There were 4,650 workers reported at Site C in November 2019, according to the latest employment figures from BC Hydro.
The workforce was down slightly month over month from October, when 4,823 workers were counted.
Of the November workforce, 771 were Peace region residents employed as construction and non-construction contractors, down by nearly 100 month-to-month, and less than one-quarter of the project’s total workforce.
Locals make up 20% of the construction and non-construction workforce total of 3,903 workers, which includes work at the dam site, on transmission corridors, reservoir clearing, public roadworks, and camp accommodations.
There were a total of 3,445 workers from B.C., or 74%, working for construction and non-construction contractors, and in engineering and project team jobs.
BC Hydro reports 162 apprentices, 376 indigenous workers, and 466 women workers on the project.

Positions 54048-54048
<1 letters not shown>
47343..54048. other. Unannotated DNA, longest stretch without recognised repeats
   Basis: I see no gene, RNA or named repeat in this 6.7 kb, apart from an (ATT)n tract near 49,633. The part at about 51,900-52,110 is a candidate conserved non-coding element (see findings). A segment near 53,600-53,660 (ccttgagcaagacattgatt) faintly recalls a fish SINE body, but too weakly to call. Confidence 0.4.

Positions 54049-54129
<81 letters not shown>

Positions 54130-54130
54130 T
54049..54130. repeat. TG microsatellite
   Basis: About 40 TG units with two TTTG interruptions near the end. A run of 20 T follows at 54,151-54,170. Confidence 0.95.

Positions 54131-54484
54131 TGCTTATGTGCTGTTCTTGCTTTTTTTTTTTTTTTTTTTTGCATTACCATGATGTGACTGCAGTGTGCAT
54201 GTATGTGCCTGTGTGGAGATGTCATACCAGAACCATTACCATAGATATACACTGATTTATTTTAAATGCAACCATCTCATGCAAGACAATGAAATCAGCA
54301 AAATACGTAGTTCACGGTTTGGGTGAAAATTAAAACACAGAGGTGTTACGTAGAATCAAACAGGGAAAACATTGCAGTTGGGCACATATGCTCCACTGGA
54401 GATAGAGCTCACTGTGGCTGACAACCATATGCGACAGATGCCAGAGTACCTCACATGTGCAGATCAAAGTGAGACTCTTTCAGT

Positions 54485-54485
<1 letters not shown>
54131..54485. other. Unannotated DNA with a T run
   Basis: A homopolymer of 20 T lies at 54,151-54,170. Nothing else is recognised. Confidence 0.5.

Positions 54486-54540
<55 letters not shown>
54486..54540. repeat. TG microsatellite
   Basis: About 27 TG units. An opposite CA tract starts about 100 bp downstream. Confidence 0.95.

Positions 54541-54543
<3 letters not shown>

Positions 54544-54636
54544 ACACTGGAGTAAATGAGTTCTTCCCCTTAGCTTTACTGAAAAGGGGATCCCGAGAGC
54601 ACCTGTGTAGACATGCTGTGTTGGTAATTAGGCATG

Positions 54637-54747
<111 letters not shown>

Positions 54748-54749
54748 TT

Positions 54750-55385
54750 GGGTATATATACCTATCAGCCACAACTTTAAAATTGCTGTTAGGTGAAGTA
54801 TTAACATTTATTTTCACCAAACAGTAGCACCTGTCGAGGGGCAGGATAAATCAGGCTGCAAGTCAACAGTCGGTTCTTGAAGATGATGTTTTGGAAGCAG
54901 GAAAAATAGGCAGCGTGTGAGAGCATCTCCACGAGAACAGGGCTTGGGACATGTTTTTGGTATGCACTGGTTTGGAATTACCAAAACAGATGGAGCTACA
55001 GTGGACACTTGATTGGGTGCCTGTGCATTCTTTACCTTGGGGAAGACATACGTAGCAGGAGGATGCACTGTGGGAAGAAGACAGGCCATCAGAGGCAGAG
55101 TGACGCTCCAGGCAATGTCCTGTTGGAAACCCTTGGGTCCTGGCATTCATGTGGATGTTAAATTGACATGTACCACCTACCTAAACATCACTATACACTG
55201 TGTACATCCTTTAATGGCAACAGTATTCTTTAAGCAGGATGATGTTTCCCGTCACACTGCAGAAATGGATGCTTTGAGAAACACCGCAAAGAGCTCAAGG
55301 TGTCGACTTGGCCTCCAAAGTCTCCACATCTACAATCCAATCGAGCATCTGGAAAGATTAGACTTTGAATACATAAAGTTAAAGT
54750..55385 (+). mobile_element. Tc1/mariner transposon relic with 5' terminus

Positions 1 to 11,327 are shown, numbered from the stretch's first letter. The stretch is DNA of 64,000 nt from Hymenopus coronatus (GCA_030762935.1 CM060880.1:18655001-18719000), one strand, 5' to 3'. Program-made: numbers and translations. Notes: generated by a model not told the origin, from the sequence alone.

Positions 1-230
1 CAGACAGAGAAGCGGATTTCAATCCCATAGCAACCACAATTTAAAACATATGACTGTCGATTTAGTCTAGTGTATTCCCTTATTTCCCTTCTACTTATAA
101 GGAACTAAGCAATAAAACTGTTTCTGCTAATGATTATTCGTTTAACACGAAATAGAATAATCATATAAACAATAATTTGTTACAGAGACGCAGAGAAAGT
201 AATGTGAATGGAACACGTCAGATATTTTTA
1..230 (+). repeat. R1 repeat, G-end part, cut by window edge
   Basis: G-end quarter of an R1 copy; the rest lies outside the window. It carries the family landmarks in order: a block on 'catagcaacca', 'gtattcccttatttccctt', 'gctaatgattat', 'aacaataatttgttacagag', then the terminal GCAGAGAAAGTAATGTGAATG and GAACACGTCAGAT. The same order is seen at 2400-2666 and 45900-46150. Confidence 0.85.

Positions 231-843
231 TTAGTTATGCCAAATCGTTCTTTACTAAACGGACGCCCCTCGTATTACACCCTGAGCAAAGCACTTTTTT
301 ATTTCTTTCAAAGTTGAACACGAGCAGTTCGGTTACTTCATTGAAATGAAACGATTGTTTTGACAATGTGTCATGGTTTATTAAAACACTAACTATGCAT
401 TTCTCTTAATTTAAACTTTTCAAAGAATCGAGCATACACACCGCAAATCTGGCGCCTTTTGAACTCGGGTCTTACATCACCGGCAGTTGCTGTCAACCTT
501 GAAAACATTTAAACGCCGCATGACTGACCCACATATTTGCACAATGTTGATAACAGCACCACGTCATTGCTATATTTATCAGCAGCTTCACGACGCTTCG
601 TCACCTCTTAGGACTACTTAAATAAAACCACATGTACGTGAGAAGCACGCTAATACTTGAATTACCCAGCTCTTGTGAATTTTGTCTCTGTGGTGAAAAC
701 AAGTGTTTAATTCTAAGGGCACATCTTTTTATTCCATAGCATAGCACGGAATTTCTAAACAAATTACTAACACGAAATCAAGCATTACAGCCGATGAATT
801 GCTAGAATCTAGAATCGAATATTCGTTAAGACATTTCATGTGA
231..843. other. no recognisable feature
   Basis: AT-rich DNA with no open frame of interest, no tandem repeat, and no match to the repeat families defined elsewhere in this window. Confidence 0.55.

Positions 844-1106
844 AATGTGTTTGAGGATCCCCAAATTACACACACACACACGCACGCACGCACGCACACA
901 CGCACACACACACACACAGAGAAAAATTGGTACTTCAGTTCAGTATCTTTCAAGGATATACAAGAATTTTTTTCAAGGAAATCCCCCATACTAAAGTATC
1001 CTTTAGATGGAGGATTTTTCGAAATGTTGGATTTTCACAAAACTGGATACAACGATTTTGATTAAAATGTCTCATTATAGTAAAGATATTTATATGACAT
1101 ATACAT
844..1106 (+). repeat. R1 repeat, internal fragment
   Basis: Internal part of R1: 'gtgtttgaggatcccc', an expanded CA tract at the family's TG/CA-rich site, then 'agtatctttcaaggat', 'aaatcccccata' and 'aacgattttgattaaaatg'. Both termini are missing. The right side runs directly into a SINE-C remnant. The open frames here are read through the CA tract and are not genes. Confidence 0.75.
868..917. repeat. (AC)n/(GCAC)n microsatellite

There were 11 temporary foreign workers employed in specialized positions, BC Hydro reported, and another 59 managers and other professionals working under the federal international mobility program, it said.
The bulk of the project's construction and non-construction workforce continues to be heavy equipment operators, with nearly 700 employed in November. There were close to 600 carpenters and scaffolders employed, and more than 500 labourers and 400 engineers tallied.
Workforce numbers are collected monthly from contractors, which are also required under contract to report on indigenous inclusion and women participation on the project. The figures do not include indirect or induced employment, BC Hydro says, while figures are not broken down by full-time or part-time work.
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